NIB’s own employees use new optical video magnification technologies at its Alexandria, Virginia, headquarters to capture images from digital and paper Skilcraft® product order forms while quickly increasing font sizes, boosting font contrast, or reassigning background and font colors on the fly to achieve maximum readability.
These digital magnifiers, with names like SmartView and Eye Pal, are able to magnify fonts from 1.5 to 36 times and all sizes in between. White paper glare is eliminated through a color inversion of the paper image. Black font on a white paper image is quickly “flipped” into an x-ray-like black page image with white text. Both functions are performed with the touch of a button.
Moreover, text-to-speech computer screen reading advancements like JAWS (Job Access With Speech) and Window-Eyes allow blind NIB contact center representatives to hear order requests for any of the more than 3,500 Skilcraft products, which are read aloud in clearly understandable English and dozens of other languages. A blind user can assign customized text labels to graphics and photo images on their screens and find out the colors, sizes, and styles of font information audibly and independently while listening to customer calls through separate headsets and ear buds.
One giant, Neil-Armstrong digital leap enables blind employees to use small, mounted digital cameras as “surrogate eyes” that instantly capture and translate text from paper documents into highly intelligible synthesized human speech through advanced OCR (optical character recognition) algorithms – a job that once could only be performed by sighted human readers just a few years ago.
“It’s NIB’s single mission to find jobs and employment opportunities for persons who are blind,” said Mary Johnson, NIB’s director of strategic market development. “Just because you have vision loss, you should not be automatically excluded from the American manufacturing and services job markets. With help from organizations and teleservices providers, NIB is better able to leverage these new technologies to create employment opportunities for really smart, talented, and capable individuals who are among the 70 percent of working-age Americans that are blind and unemployed.”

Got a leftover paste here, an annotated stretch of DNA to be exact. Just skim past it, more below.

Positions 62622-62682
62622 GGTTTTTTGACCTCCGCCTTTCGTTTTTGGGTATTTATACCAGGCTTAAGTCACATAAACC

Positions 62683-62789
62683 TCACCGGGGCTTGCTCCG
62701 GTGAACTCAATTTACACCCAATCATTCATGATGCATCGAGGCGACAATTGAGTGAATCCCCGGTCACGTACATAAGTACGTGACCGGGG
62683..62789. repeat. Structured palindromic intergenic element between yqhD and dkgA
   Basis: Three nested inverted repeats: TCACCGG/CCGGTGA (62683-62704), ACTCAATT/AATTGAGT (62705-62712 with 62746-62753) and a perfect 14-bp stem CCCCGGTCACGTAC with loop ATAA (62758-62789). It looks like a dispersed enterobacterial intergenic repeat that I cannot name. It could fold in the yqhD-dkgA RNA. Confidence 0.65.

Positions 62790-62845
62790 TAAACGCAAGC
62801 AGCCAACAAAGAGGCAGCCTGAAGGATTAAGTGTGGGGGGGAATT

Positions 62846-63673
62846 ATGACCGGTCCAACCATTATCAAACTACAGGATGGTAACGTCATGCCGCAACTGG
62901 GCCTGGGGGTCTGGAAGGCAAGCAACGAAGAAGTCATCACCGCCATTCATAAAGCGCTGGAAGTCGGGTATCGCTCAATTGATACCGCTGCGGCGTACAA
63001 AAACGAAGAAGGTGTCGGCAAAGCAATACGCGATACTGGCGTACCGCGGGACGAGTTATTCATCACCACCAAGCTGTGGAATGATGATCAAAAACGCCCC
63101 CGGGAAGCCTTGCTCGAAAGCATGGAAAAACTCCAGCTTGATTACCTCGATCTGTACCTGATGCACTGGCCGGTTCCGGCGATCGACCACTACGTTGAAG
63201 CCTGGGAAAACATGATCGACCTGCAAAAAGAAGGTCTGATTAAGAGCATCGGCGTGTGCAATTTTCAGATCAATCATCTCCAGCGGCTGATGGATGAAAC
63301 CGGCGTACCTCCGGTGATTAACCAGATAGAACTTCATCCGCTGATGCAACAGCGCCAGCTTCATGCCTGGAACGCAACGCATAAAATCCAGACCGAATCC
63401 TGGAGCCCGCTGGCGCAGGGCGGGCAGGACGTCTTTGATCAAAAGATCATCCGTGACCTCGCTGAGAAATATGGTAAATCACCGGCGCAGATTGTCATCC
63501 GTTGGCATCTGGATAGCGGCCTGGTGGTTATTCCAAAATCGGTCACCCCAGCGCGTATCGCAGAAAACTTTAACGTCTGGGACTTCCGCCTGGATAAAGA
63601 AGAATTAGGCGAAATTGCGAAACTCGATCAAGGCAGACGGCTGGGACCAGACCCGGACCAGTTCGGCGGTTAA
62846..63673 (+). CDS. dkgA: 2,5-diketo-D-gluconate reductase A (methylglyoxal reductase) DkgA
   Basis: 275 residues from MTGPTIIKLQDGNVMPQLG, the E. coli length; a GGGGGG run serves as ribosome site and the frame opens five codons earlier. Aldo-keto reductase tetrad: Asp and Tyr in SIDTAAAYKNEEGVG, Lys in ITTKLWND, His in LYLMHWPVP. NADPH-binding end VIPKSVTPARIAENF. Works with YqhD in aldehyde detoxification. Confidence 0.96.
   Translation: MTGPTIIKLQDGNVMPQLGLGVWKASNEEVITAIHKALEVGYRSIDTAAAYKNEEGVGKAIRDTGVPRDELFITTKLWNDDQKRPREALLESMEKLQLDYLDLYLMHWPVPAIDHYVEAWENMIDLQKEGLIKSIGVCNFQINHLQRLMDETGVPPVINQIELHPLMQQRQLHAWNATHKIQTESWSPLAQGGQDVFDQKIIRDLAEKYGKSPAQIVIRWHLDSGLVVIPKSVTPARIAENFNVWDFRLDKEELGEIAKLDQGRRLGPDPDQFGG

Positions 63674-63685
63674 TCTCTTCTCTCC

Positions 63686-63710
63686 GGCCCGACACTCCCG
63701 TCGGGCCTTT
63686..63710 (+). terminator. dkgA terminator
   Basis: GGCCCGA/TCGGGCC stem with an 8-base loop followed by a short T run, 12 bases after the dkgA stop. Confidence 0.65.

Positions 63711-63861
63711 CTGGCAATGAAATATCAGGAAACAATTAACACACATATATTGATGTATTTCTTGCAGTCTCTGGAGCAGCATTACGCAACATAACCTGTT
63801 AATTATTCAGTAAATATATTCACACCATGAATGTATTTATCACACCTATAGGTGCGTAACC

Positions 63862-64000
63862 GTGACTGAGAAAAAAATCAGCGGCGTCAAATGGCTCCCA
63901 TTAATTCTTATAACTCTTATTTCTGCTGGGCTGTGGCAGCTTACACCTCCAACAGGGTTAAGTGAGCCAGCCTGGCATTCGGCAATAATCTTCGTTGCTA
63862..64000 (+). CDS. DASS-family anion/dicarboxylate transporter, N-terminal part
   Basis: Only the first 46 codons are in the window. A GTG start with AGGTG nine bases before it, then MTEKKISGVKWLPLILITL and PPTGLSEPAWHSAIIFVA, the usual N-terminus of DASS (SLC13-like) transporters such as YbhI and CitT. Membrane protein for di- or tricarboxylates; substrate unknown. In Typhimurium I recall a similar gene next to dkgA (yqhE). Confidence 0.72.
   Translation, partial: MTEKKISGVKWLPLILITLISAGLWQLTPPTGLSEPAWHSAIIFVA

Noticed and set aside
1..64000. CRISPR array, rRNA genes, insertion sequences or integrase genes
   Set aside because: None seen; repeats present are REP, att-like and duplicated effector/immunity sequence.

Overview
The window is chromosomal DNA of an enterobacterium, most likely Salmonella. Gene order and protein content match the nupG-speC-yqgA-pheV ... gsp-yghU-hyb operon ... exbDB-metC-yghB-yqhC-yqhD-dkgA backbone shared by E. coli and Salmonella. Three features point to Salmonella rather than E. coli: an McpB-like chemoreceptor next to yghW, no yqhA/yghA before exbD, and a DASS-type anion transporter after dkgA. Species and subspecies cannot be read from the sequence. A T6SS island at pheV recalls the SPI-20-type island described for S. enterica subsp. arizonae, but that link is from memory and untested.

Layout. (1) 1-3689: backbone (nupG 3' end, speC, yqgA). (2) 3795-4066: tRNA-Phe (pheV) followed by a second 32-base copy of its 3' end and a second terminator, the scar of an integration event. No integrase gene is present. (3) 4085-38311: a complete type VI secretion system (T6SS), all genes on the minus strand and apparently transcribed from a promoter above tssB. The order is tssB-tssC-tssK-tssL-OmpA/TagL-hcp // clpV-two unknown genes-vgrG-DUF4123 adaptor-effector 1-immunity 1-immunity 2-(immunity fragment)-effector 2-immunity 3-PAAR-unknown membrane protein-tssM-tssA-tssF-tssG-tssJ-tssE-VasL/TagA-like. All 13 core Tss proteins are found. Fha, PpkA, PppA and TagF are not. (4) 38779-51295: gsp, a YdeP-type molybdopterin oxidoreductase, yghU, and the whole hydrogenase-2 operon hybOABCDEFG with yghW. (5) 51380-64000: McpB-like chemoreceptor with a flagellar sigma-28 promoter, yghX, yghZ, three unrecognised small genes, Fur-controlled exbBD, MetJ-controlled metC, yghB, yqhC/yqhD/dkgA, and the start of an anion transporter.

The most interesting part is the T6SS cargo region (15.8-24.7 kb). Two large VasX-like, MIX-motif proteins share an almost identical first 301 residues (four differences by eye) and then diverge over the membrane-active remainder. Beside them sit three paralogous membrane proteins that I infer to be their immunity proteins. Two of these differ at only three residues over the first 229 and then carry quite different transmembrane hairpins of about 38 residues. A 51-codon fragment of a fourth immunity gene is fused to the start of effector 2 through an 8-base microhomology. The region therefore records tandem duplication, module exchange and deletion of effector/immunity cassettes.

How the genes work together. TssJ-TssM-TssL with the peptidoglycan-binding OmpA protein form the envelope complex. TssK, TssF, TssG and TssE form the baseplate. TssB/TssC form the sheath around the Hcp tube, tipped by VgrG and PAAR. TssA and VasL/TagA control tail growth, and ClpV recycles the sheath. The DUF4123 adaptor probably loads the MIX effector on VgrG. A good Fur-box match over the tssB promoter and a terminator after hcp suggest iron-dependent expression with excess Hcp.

Johnson said that the more private teleservices companies’ hiring managers are aware of the availability of new, affordable adaptive technologies, the more they will be willing to hire internal contact center agents who are blind and external contractors like NIB, which specifically hires individuals who are blind. She also said NIB is not focused on operating thousand-plus seat contact centers, but rather centers with seats that number in the dozens – a niche market NIB and its associated nonprofit agencies can easily fill.
“Because our contact centers are relatively small, we work hand in hand with each client. Our associated agencies that provide teleservices have received great customer satisfaction responses from our diverse federal government clientele – and we are very encouraged to now see interest in our capabilities on the private side,” Johnson said.
“Thanks to incredible modern technologies like screen magnifiers, text recognition, and screen-reading software, all should have access to the American dream. No longer should a person be jobless in today’s society just because he or she is blind.”
Douglas Goist is a NIB assistive technology specialist.
[From Connection Magazine – November 2012]